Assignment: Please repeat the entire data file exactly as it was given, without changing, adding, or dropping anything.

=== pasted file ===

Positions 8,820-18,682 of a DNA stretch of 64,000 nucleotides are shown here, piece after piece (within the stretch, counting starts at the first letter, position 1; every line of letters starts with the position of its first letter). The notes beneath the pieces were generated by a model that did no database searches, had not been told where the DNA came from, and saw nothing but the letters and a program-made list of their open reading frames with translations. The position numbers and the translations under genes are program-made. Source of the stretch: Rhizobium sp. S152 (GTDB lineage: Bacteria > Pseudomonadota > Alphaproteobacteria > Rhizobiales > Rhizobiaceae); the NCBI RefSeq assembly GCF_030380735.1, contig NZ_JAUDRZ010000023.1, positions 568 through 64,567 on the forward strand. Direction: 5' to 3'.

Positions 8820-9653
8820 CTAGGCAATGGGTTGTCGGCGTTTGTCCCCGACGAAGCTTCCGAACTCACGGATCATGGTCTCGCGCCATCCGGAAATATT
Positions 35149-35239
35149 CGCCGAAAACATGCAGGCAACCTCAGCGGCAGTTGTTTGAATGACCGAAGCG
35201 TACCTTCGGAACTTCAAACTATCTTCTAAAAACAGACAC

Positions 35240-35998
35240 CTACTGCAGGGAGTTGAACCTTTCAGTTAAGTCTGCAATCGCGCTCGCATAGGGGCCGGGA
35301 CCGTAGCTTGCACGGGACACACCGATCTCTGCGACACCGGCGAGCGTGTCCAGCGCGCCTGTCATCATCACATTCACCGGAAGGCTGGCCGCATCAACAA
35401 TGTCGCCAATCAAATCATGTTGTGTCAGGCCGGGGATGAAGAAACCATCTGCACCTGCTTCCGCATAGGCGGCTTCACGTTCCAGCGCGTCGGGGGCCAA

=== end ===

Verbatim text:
Positions 8,820-18,682 of a DNA stretch of 64,000 nucleotides are shown here, piece after piece (within the stretch, counting starts at the first letter, position 1; every line of letters starts with the position of its first letter). The notes beneath the pieces were generated by a model that did no database searches, had not been told where the DNA came from, and saw nothing but the letters and a program-made list of their open reading frames with translations. The position numbers and the translations under genes are program-made. Source of the stretch: Rhizobium sp. S152 (GTDB lineage: Bacteria > Pseudomonadota > Alphaproteobacteria > Rhizobiales > Rhizobiaceae); the NCBI RefSeq assembly GCF_030380735.1, contig NZ_JAUDRZ010000023.1, positions 568 through 64,567 on the forward strand. Direction: 5' to 3'.

Positions 8820-9653
8820 CTAGGCAATGGGTTGTCGGCGTTTGTCCCCGACGAAGCTTCCGAACTCACGGATCATGGTCTCGCGCCATCCGGAAATATT
Positions 35149-35239
35149 CGCCGAAAACATGCAGGCAACCTCAGCGGCAGTTGTTTGAATGACCGAAGCG
35201 TACCTTCGGAACTTCAAACTATCTTCTAAAAACAGACAC

Positions 35240-35998
35240 CTACTGCAGGGAGTTGAACCTTTCAGTTAAGTCTGCAATCGCGCTCGCATAGGGGCCGGGA
35301 CCGTAGCTTGCACGGGACACACCGATCTCTGCGACACCGGCGAGCGTGTCCAGCGCGCCTGTCATCATCACATTCACCGGAAGGCTGGCCGCATCAACAA
35401 TGTCGCCAATCAAATCATGTTGTGTCAGGCCGGGGATGAAGAAACCATCTGCACCTGCTTCCGCATAGGCGGCTTCACGTTCCAGCGCGTCGGGGGCCAA